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China to promote rising star in Bo Xilai's old stomping ground: sources

Hu Chunhua (top C), Communist Party chief of north China's Inner Mongolia Autonomous Region, attends the closing ceremony of the National Pe
Hu Chunhua (top C), Communist Party chief of north China's Inner Mongolia Autonomous Region, attends the closing ceremony of the National Pe

By Benjamin Kang Lim and Ben Blanchard

BEIJING (Reuters) - China is set to promote two rising stars and possible future national leaders at a Communist Party congress opening next week, one taking the old job of disgraced former high-flyer Bo Xilai in the country's biggest metropolis, sources said.

Southwestern Chongqing, left reeling in the wake of a corruption and murder scandal, is expected to go to Sun Zhengcai, a former agriculture minister and current party boss of the chilly northeastern province of Jilin.

The export powerhouse of Guangdong in the south, facing an economic slowdown due to the global downturn along with rising social tensions, will probably be handed to Inner Mongolia party boss Hu Chunhua, sources with ties to the leadership told Reuters.

China has in the past groomed potential future top leaders in posts as party boss - the most powerful position - of a series of provinces, where senior leaders can assess their performance in increasingly high-profile roles.

Leader-in-waiting Xi Jinping worked his way up from a fairly lowly position in the arid province of Hebei to the wealthier coastal provinces of Fujian and Zhejiang and then eventually party boss of Shanghai.

"Hu Chunhua and Sun Zhengcai are very young and being groomed to become (the country's) sixth-generation leaders" after the governments headed by Mao Zedong, Deng Xiaoping, Jiang Zemin, Hu Jintao and president-designate Xi, one source told Reuters, requesting anonymity to prevent repercussions for discussing secretive elite politics.

Sun and Hu, both 49, are emblematic of younger officials of humbler backgrounds who stand apart from the refined, urban backgrounds of the likes of Xi and other so-called "princelings" - the descendants of former senior revolutionary leaders.

This new generation has shown a keener sense of the inequalities facing China, from environmental devastation to the rich-poor divide, factors that will shape the future.

"Given their age, at the end of this period, if their performance is satisfactory, they'll become the top leaders following the path of Hu Jintao, Wen Jiabao, Xi Jinping and (premier-in-waiting) Li Keqiang," said Joseph Cheng, professor of political science at City University of Hong Kong.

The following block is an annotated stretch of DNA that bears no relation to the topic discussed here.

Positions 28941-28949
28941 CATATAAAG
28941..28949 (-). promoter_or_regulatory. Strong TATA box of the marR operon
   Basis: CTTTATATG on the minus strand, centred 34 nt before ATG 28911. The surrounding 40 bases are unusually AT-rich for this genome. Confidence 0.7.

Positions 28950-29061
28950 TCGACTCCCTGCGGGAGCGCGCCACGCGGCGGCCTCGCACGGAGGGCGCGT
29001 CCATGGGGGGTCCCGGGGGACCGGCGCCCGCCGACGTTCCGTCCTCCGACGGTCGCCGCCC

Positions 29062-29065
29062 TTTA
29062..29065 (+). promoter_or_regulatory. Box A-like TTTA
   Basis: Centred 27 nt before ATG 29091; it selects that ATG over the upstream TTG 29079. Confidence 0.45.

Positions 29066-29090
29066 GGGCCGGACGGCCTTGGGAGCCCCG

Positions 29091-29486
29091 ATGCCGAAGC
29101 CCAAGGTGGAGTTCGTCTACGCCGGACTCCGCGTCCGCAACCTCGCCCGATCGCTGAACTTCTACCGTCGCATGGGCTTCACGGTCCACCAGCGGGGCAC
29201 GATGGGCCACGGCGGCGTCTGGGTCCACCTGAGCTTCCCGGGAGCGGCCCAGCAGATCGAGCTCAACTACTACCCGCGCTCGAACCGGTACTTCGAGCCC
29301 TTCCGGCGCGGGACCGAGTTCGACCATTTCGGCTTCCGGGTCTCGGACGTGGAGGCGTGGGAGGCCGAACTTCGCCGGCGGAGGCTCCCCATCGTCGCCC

Sun is an agricultural expert who once ran a fertilizer factory and spent much of his early professional life in a rural part of Beijing. He became agriculture minister in 2008.

While Hu Chunhua and Hunan party boss Zhou Qiang are also in the running to become Chongqing's party boss, the job is most likely to go to Sun, the sources said.

"Sun Zhengcai has arrived in Chongqing for a handover (of power)," a second source said. "If he does not get it due to last-minute changes, he could become vice premier in charge of agriculture."

Sun will have to deal with the legacy of the man at the centre of China's biggest political scandal in decades in Chongqing, currently being run on a temporary basis by Zhang Dejiang.

The party has accused Bo of abuse of power, corruption and hampering the murder investigation of a British businessman because his wife was the suspect. She has since been jailed.

Bo's expulsion from the party drew an outcry from his leftist supporters and highlighted the deep rifts his prosecution could inflame. Bo remains popular in Chongqing for his social programs and city improvement efforts.

"Now he's given the task of Chongqing to clean up the mess. That's a very challenging task obviously," Cheng said of Sun. "The same applies to Hu Chunhua. Guangdong is a big province with a lot of potential to show that he can secure a good performance."

Hu Chunhua spent two decades in restive and remote Tibet, where he came under the wing of Hu Jintao. In Inner Mongolia, Hu Chunhua has overseen rapid economic growth and dealt successfully with protests last year by ethnic Mongols.

The two Hus are not related despite sharing a family name.

One of the biggest issues for Hu Chunhua in Guangdong would be that he only previously worked in much poorer parts of the country, meaning he will face a different set of challenges.

"It will be the first time Hu Chunhua has worked in a relatively developed province," the first source said.

(Additional reporting by Sui-Lee Wee; Editing by Jason Subler and Nick Macfie)

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